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Will the Government ban pre-2014 imports?

Wednesday, 6th February, 2019 4:57pm

Nissan has welcomed the Government’s announcement that it is considering a ban on used car imports from the UK.

The Department of Finance confirmed that it is now “examining options” in relation to the ban on old dirty diesel imports.

The Department has also “recognised that the large-scale importation of used diesel cars from the UK over the past number of years was undesirable from a public health perspective and an Exchequer perspective”.

“The statement from the Department of Finance is a welcome step in the right direction,” said James McCarthy, CEO of Nissan, who called for such a ban recently.

“The Government cannot solve the carbon emissions problem when it is allowing 100,755 polluting cars to be put onto Irish roads each year. That’s 100 polluting cars for every zero emissions EV sold,” he added.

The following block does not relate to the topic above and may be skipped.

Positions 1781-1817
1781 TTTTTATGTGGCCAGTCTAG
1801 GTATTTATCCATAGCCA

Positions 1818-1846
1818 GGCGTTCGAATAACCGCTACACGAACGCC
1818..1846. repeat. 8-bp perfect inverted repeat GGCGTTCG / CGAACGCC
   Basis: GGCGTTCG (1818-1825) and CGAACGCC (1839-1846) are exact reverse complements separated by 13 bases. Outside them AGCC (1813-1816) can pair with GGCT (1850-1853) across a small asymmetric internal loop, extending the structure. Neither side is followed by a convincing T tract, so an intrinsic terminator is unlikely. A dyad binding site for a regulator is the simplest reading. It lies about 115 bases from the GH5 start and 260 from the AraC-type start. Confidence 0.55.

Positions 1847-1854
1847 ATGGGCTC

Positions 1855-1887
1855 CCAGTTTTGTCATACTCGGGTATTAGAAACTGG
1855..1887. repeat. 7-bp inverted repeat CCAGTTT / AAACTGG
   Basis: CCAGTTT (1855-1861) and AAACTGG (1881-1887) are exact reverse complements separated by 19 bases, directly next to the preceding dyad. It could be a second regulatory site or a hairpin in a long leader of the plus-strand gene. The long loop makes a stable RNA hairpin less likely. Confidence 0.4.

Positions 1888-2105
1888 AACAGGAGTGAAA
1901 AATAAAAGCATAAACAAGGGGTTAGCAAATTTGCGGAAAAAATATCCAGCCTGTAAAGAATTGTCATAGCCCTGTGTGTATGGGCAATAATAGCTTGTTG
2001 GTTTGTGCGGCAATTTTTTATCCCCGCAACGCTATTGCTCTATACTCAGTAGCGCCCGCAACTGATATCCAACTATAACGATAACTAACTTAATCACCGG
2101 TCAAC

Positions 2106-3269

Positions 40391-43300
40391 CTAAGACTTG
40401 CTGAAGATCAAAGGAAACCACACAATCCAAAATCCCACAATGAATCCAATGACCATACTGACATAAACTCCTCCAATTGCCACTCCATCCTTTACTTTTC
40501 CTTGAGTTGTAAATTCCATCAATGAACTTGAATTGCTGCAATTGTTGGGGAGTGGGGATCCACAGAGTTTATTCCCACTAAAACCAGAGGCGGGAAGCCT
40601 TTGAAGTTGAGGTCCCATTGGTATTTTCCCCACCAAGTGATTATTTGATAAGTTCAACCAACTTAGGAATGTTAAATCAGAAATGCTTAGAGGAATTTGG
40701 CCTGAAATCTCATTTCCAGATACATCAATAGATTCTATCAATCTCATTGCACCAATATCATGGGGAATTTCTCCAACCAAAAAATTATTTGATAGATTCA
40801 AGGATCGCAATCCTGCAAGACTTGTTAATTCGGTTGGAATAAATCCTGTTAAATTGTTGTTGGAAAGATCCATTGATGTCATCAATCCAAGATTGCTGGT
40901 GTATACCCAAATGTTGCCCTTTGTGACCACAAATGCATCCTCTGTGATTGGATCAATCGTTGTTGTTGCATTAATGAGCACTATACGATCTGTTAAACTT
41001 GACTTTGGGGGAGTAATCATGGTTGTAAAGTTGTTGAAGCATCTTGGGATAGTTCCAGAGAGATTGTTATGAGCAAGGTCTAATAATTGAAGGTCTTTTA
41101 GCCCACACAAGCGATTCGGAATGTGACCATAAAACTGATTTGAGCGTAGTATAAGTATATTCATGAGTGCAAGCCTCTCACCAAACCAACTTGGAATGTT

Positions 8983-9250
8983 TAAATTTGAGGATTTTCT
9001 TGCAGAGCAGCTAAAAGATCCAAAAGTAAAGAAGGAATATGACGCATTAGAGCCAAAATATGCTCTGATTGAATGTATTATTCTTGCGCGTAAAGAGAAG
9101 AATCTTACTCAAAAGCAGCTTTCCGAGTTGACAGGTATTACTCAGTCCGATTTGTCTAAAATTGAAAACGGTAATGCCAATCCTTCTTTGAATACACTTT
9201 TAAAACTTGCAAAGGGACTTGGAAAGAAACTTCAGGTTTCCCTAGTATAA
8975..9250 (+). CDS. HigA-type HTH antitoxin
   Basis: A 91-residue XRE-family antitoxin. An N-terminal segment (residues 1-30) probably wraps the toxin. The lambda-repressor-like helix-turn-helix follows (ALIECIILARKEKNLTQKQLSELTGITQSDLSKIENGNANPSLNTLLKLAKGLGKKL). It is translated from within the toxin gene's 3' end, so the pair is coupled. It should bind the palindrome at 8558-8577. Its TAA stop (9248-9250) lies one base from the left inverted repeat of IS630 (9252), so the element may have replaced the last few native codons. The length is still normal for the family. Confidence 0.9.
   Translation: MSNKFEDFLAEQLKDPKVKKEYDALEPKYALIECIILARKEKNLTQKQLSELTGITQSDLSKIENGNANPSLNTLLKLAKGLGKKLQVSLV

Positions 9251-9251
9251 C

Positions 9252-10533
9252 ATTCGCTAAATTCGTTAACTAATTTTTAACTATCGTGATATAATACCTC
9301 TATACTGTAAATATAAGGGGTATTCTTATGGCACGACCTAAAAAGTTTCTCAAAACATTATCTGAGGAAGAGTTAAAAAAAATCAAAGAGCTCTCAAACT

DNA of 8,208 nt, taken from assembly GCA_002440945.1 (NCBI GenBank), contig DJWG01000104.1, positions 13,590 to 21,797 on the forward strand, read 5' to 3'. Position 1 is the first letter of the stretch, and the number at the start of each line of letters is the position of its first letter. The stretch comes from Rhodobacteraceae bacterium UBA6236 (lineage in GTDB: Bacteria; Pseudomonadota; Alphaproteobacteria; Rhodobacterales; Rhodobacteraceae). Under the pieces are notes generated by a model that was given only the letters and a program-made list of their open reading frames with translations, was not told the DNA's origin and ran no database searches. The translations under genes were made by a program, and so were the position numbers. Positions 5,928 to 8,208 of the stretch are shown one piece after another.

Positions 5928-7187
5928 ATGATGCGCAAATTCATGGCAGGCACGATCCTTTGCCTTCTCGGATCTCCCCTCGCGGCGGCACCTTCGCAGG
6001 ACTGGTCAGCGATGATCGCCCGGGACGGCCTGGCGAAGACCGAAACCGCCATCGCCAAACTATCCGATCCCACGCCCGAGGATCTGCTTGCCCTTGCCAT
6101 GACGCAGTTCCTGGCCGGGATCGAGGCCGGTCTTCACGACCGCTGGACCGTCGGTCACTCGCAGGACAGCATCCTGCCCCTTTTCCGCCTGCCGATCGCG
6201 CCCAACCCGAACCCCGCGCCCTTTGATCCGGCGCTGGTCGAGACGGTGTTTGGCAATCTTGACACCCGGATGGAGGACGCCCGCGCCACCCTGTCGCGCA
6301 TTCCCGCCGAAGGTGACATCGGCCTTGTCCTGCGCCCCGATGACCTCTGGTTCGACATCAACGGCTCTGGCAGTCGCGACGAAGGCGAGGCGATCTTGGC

“The solution to rising carbon emissions is staring the Government in the face. The facts are clear. What we need now is decisive action,” said Mr McCarthy.

In a statement made last week Nissan urged Government to take stock of the reality, the environmental and economic impact and the future cost of cleaning up the national car fleet.

Nissan called on the Government to ban used car imports from the UK where registration pre-dates 2014 rather than imposing a new carbon tax on householders.

It said that the move would prevent the displacement of over 66,000 new car sales in 2019, generating €400 million in new tax revenue for the Government. The tax take on each new car sale is €8,500 compared to the €2,500 generated by each used car import.

“Banning used car imports pre-dating 2014 and continuing to incentivise motorists to switch to zero emissions driving is the only way to truly change consumer behaviour when it comes to reducing carbon emissions in the transport sector,” said Mr McCarthy.

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